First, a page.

KCCI Pushes for Inclusion of Commercial Importers in FTR

KCCI Pushes for Inclusion of Commercial Importers in FTR

The Karachi Chamber of Commerce and Industry (KCCI) has called for the inclusion of commercial importers into the Final Tax Regime (FTR), particularly concerning the tax treatment at the import stage.

This proposal, part of KCCI’s recommendations for the Budget 2024-25, aims to address the financial strain on importers due to the current tax structure.

In its budget proposals, KCCI highlighted that commercial importers of raw materials are subjected to a withholding tax (WHT) ranging from 2.0% to 5.5%. This tax rate assumes a gross profit margin of 30%, a figure significantly higher than the actual margins of 2% to 3% typically earned on raw materials sold without any value addition or change in form. The Finance Bill 2018-19 amended Section 148 of the Income Tax Ordinance, converting the WHT on imported raw materials by commercial importers into a minimum tax, thereby removing them from the FTR.

KCCI presented several key proposals to address these issues:

1. Adjustable Withholding Income Tax: The withholding income tax at the import stage on raw materials should be adjustable against the actual tax liability of the importers.

2. Abolishment of Minimum WHT: The concept of minimum WHT on the import of raw materials should be abolished.

3. FTR for Finished Goods: Withholding income tax on the import of finished goods (commercial imports) should be treated under the FTR.

4. Differentiation Between Importers: A clear distinction should be made between importers of finished goods and those importing raw materials for industrial purposes, who are fully documented.

KCCI argued that the current withholding tax system unfairly burdens compliant taxpayers with the responsibility of tax collection from undocumented entities. This burden is compounded by treating the WHT as a minimum tax. Instead, the Federal Board of Revenue (FBR) and its subordinate departments, armed with the power to access information under Sections 56A and 56B of the Income Tax Ordinance, 2001, should focus on identifying non-compliant and undocumented entities rather than imposing additional burdens on existing taxpayers.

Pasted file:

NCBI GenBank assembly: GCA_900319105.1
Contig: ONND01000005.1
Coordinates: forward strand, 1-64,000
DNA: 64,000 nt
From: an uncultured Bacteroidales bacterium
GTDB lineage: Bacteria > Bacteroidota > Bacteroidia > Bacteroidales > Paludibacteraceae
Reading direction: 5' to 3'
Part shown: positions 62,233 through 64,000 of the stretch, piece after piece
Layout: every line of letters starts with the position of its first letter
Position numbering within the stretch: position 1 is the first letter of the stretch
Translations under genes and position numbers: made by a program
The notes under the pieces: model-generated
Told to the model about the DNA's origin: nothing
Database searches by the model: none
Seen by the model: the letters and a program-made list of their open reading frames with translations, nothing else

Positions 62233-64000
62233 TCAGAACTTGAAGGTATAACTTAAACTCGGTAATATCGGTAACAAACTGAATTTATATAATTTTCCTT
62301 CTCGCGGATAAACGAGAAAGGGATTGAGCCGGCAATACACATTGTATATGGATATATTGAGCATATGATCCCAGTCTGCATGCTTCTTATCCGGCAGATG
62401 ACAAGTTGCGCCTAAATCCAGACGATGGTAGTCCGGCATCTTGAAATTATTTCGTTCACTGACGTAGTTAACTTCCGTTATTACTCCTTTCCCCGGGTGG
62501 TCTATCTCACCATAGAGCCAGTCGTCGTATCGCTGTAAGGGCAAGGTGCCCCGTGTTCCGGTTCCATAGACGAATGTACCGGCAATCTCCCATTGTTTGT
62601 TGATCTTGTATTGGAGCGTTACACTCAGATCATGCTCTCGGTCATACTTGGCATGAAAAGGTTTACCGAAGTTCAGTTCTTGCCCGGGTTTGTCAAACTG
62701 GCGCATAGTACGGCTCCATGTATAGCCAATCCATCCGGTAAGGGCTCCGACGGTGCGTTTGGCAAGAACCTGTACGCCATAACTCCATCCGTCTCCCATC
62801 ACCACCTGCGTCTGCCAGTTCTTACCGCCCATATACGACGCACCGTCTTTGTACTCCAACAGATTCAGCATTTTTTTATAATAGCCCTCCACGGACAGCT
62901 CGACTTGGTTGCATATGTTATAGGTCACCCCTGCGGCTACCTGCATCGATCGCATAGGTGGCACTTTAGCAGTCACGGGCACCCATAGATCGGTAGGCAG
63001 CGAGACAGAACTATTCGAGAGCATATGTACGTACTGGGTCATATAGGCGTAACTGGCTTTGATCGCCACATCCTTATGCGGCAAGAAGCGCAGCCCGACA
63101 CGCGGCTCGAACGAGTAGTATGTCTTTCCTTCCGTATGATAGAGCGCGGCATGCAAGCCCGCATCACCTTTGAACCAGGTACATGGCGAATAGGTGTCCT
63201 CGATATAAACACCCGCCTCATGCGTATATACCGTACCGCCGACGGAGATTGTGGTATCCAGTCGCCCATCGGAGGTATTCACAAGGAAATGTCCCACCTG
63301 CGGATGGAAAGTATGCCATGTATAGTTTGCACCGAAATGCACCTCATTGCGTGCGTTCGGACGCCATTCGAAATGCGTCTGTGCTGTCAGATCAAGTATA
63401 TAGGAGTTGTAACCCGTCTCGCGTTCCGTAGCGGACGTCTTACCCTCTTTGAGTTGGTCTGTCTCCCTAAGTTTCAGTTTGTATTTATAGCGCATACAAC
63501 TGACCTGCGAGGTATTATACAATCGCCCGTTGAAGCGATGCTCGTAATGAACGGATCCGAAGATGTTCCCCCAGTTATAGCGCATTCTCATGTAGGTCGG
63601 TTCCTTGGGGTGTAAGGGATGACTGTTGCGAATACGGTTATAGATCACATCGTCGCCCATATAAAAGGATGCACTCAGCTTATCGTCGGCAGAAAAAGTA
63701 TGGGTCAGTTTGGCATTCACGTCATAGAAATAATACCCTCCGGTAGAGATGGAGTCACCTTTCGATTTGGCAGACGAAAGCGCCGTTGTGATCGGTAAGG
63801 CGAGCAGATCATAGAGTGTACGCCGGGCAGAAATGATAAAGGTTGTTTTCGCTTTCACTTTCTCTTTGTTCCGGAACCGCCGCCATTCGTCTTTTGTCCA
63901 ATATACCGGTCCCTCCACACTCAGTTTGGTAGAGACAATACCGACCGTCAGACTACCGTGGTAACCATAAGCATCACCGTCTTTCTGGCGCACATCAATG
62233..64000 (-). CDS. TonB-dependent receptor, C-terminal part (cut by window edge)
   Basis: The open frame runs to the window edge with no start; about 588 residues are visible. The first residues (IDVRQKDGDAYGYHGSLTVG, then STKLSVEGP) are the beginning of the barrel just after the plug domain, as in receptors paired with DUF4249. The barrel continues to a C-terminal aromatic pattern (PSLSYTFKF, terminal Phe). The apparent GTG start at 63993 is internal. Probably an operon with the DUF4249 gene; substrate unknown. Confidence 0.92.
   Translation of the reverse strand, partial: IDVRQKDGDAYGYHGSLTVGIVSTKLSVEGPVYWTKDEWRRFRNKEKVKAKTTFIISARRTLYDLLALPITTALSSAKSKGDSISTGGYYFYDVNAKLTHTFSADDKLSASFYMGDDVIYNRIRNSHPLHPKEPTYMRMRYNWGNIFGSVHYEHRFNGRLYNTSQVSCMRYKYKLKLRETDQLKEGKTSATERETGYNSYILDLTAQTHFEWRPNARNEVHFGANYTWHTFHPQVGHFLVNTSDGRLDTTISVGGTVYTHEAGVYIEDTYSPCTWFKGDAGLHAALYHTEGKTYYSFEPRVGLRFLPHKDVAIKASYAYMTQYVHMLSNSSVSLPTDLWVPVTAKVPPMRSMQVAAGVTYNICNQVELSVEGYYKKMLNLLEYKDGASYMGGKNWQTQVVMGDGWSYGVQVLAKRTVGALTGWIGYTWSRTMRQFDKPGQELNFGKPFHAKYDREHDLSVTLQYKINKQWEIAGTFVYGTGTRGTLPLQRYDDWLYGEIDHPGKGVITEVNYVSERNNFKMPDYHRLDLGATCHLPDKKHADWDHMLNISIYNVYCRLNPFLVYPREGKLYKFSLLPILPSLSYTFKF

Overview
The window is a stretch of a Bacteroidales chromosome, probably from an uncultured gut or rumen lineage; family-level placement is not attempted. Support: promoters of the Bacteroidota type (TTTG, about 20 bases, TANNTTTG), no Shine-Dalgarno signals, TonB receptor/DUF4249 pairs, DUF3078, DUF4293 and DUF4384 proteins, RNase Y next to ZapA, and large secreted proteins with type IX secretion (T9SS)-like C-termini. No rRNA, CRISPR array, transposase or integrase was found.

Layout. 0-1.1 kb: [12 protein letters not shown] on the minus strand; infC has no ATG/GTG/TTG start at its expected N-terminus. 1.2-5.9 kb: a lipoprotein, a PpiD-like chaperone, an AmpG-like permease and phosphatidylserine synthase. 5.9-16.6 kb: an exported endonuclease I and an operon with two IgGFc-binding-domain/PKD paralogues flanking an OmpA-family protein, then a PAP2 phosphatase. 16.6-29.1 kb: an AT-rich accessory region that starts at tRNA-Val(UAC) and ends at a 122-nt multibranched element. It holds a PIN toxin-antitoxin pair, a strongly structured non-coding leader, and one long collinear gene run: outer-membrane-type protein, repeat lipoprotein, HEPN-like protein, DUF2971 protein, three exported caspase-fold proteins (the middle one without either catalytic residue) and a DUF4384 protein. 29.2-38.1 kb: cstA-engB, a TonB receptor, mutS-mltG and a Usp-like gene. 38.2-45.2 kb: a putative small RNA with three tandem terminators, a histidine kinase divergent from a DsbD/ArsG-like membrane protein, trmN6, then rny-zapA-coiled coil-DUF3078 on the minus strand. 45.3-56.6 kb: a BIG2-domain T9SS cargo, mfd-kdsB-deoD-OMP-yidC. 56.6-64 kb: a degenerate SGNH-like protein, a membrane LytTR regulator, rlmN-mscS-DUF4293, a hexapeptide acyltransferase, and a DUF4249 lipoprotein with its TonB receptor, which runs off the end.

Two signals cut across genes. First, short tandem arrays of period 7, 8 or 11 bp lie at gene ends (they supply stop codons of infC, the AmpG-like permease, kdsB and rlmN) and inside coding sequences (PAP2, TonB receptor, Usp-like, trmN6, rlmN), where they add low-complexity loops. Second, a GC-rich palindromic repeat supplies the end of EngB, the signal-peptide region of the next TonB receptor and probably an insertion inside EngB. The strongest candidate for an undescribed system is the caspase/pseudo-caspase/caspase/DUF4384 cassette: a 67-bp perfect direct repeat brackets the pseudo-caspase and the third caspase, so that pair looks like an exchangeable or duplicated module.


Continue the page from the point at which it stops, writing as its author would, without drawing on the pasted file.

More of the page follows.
The chamber emphasized that the minimum WHT concept hinders the objective of expanding direct taxation and increases reliance on indirect taxes, which are generally regressive in nature. By adjusting the withholding tax to be more in line with actual liabilities, the KCCI believes that it will promote fairness and compliance within the tax system.

Furthermore, the KCCI pointed out that commercial importers, who are a significant source of revenue, would be better positioned to resume and expand their business activities under the proposed changes. This adjustment would not only enhance revenue collection but also support the growth and development of small and medium enterprises (SMEs).

In conclusion, the KCCI’s proposals aim to create a more equitable tax environment that encourages compliance, reduces undue burdens on documented taxpayers, and fosters economic growth. By aligning the tax system more closely with the actual profit margins and operational realities of commercial importers, the KCCI believes that both the government and the business community will benefit.

As the government prepares the Budget 2024-25, these recommendations from the KCCI will likely be closely scrutinized and considered for their potential to streamline tax collection and support the commercial sector’s growth.